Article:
I’m currently reading Virginia Postrel’s excellent The Future and Its Enemies. Chapter four gives an excellent exposition of tacit knowledge. It occurs to me that the insights of the chapter bear directly on patent policy:
As Polanyi suggested, much of our most important knowledge is tacit—difficult to articulate, even to ourselves. Contrary to Sale’s imaginings, such knowledge is expensive to share, assuming it can be transferred at all. It is “sticky,” in management scholar Eric von Hippel’s term: “costly to acquire, transfer, and use in a new locus.” Von Hippel notes, for instance, the difficulty of duplicating a scientific apparatus. Subtle information about the lab environment, or procedures that people at the original site take for granted, can make the difference between success and failure. “It’s very difficult to make a carbon copy,” say s a researchers quoted by von Hippel. “You can make a near one, but if it turns out that what’s critical is the way he glued his transducers, and he forgets to tell you that the technician always puts a copy of Physical Review on top of them for weight, well, it could make all the difference.
As a result of this stickiness, tacit knowledge often travels only through apprenticeship, the trial-and-error process of learning from a master. (A form of “apprenticeship” is essentially how as children we learn such complex basic skills as speech. Writing in the 1950s, Polanyi argued that the art of scientific research, as opposed to the scientific information that can be taught in a classroom, had still not passed much beyond the European centers where it had originated centuries earlier: without the opportunity offered to young scientists to serve an apprenticeship in Europe, and without the migration of European scientists to new countries, research centres overseas could hardly have made much headway.”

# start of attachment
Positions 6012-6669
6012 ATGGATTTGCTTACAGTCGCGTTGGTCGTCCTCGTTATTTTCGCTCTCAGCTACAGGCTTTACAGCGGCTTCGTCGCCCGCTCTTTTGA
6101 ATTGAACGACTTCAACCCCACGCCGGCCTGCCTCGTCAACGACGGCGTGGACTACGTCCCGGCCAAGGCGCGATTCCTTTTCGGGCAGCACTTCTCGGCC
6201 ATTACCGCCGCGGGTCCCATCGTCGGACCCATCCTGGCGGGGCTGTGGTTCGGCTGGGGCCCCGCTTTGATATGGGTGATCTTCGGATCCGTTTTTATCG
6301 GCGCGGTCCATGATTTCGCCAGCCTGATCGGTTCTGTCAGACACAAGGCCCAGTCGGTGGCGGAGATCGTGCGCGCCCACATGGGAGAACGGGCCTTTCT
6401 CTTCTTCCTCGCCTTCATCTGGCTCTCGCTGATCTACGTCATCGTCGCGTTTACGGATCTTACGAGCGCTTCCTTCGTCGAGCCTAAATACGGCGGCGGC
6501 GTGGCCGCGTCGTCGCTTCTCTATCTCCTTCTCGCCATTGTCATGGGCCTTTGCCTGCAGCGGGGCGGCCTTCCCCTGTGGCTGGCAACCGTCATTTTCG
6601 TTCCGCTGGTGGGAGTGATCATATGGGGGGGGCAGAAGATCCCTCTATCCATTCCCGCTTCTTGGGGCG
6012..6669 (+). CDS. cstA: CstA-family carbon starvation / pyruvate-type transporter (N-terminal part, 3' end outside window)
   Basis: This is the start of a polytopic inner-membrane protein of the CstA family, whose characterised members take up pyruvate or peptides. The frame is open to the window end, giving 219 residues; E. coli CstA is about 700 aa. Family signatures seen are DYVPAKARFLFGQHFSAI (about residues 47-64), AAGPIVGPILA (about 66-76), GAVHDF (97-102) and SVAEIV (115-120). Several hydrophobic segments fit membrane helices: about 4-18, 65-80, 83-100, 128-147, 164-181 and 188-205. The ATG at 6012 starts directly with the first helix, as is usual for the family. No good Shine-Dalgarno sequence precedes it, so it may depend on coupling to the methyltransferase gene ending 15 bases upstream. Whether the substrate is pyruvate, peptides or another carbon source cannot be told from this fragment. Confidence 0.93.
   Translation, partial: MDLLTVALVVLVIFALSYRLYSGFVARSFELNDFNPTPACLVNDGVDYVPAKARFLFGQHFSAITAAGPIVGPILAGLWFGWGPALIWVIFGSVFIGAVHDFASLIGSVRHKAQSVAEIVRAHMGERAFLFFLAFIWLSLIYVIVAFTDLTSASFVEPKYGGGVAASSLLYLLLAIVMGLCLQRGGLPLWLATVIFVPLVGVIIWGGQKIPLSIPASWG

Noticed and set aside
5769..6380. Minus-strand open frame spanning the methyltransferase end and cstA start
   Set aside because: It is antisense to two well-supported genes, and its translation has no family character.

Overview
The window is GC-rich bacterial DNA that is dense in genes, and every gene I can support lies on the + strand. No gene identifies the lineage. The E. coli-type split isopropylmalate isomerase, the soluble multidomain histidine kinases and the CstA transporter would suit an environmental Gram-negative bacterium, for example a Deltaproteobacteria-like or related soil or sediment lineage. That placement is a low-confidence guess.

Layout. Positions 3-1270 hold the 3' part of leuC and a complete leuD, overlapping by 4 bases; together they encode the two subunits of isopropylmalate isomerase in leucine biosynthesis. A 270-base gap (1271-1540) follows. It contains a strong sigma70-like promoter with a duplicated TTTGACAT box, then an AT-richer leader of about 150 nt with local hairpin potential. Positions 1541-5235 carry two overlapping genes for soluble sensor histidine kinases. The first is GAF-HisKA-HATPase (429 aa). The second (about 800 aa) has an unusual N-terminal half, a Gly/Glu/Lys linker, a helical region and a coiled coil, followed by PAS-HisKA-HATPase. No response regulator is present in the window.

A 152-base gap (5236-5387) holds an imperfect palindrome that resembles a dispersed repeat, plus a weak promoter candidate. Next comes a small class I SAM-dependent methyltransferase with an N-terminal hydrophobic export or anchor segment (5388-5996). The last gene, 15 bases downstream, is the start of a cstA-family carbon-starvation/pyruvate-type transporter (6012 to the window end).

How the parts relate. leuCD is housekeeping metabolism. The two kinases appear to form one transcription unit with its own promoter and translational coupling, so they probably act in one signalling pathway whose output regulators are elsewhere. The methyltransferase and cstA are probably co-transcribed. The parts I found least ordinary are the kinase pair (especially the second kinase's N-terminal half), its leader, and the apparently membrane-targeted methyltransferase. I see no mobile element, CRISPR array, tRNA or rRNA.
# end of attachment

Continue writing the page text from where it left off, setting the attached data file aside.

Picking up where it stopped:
The application to patent debates should be pretty obvious. Some patent proponents blithely assume that you can copy an invention as easily as you can copy a song or a piece of paper. It’s pretty often, for example, to see an argument that without patent protection, a small software company wouldn’t be able to negotiate on an equal footing with a large one, because the large one will simply listen to the smaller company’s pitch, take careful notes, and then steal the company’s idea without paying a penny.
The problem with this story is that it completely ignores the role of tacit knowledge in duplicating technology. If it’s difficult to duplicate a scientific expermient when the technical details of that experiment are publicly available, how much more difficult is it to duplicate a new technology based on the fragmentary information you get from a technology demo? A company seeking to duplicate a competitor’s technology will typically be forced to go through virtually the same trial-and-error process the original company went through. Which means that in many cases, licensing the smaller company’s technology will be the faster and cheaper than trying to re-invent the wheel.
Obviously, the force of this argument will vary with the degree to which products embody tacit knowledge. For example, it seems like pharmaceutical products would be easier to copy than others because they can be characterized by their chemical formulas. Software seems to be at the opposite extreme—especially if copyright law prevents the verbatim copying of source code. There’s a tremendous amount of tacit knowledge embedded in any software product of non-trivial complexity, so the idea that software companies can duplicate their competitor’s products quickly and easily is unrealistic.